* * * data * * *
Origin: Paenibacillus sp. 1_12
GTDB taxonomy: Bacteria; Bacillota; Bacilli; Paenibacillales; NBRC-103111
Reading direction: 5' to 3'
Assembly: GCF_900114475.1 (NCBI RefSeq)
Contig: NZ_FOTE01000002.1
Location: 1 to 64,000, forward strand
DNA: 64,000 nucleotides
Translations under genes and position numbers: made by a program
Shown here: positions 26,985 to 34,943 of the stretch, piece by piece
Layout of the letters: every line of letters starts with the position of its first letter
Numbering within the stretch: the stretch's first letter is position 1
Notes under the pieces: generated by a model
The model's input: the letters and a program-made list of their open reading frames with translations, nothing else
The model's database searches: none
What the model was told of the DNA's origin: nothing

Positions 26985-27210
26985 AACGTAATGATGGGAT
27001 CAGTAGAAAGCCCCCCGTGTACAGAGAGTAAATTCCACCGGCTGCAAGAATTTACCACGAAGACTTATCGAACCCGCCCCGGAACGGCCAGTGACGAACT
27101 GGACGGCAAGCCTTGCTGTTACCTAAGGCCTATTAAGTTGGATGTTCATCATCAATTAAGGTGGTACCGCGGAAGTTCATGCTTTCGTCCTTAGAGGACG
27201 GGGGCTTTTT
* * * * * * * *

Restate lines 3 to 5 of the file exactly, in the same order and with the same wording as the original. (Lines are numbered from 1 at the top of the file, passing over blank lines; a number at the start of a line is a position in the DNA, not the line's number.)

Reading direction: 5' to 3'
Assembly: GCF_900114475.1 (NCBI RefSeq)
Contig: NZ_FOTE01000002.1